Professor Hoodboy says the conspiracy theories surrounding Malala’s episode are a worrying indication of the fact that the influence of the Taliban and the people who think like the Taliban has significantly grown in Pakistan.    
“This is a young girl who ought to be a heroine for people across the board in Pakistan, and yet there is only a minority which supports her," said Hoodboy. "On the other hand a mass murderer, a killer of Pakistanis like Hakimullah Mehsud, has been given the degree of being a martyr."  
Mehsud was the chief of the Pakistani Taliban and was responsible for the deaths of thousands of Pakistanis. Last week an American drone strike against his hideout in the North Waziristan tribal region killed him. The Taliban has appointed as its new leader Mullah Fazlullah, who masterminded the attack on Malala.

You May Like

Tired of Waiting, South Africans Demand Change ‘Now’

With chronic poverty and lack of basic services largely fueling recent xenophobic attacks, many in Rainbow Nation say it’s time for government to act More

Challenges Ahead for China's Development Plans in Pakistan

Planned $46 billion in energy and infrastructure investments in Pakistan are aimed at transforming the country into a regional hub for trade and investment More

Audio 'Forbidden City' Revisits Little Known Era of Asian-American Entertainment

Little-known chapter of entertainment history captured in 80s documentary is revisited in new digitally remastered format and book More

Featured Videos

Your JavaScript is turned off or you have an old version of Adobe's Flash Player. Get the latest Flash player.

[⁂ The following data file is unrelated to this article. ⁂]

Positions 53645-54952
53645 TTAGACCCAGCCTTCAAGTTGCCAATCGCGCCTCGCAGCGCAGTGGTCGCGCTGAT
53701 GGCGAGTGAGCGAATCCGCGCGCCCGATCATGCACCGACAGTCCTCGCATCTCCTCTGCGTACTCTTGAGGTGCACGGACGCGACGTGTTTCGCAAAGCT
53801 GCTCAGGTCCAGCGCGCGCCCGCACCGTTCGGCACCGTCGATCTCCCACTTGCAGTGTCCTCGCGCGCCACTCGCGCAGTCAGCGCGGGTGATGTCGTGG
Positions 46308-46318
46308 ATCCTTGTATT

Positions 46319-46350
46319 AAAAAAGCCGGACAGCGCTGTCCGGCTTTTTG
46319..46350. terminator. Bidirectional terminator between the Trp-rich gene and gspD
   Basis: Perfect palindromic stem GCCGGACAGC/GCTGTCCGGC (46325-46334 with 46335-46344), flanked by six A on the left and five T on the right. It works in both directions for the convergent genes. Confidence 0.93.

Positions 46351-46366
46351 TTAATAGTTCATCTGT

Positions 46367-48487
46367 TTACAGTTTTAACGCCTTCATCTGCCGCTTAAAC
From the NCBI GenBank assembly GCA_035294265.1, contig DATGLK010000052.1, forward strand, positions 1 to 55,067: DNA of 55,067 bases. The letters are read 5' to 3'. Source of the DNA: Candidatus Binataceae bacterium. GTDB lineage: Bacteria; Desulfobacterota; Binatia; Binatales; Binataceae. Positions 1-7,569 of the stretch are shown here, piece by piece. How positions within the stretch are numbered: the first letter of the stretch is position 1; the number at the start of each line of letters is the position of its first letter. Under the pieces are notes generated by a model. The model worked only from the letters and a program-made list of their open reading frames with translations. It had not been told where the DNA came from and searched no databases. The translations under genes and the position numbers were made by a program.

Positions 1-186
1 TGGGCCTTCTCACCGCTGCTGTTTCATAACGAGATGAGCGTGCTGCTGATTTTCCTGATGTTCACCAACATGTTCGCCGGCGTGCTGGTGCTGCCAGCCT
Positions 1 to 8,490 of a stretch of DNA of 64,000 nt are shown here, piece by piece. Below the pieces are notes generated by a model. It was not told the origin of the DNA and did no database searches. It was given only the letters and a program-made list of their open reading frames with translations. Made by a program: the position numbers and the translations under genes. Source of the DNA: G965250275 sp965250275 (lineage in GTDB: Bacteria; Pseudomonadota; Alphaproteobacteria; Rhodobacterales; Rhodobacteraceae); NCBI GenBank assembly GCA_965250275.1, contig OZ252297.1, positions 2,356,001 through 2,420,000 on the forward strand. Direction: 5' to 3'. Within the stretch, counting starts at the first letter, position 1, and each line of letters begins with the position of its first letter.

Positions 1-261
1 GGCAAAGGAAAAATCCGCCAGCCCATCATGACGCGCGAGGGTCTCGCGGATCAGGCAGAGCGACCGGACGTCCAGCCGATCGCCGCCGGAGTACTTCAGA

Study: Insecticide Damaging Wild Bee Populationsi
April 24, 2015 10:13 PM
A popular but controversial type of insecticide is damaging important wild bee populations, according to a new study. VOA’s Steve Baragona has more.

Video Study: Insecticide Damaging Wild Bee Populations

A popular but controversial type of insecticide is damaging important wild bee populations, according to a new study. VOA’s Steve Baragona has more.

Video Data Servers Could Heat Private Homes

As every computer owner knows, when their machines run a complex program they get pretty hot. In fact, cooling the processors can be expensive, especially when you're dealing with huge banks of computer servers. But what if that energy could heat private homes? VOA’s George Putic reports that a Dutch energy firm aims to do just that.

Video Cinema That Crosses Borders Showcased at Tribeca Film Festival

Among the nearly 100 feature length films being shown at this year’s Tribeca Film Festival in New York City are more than 20 documentaries and features with international appeal, from a film about a Congolese businessman in China, to documentaries shot in Pakistan and diaspora communities in the U.S., to a poetic look at disaffected South African youth. VOA’s Carolyn Weaver has more.

Video UN Confronts Threat of Young Radicals

The radicalization and recruitment of young people into Islamist extremist groups has become a growing challenge for governments worldwide. On Thursday, the U.N. Security Council heard from experts on the issue, which has become a potent threat to international peace and security. VOA’s Margaret Besheer reports.

Video Growing Numbers of Turks Discover Armenian Ancestry

In a climate of improved tolerance, growing numbers of people in Turkey are discovering their grandmothers were Armenian. Hundreds of thousands of Armenians escaped the mass deportations and slaughter of the early 1900's by forced conversion to Islam. Or, Armenian children were taken in by Turkish families and assimilated. Now their stories are increasingly being heard. Dorian Jones reports from Istanbul that the revelations are viewed as an important step.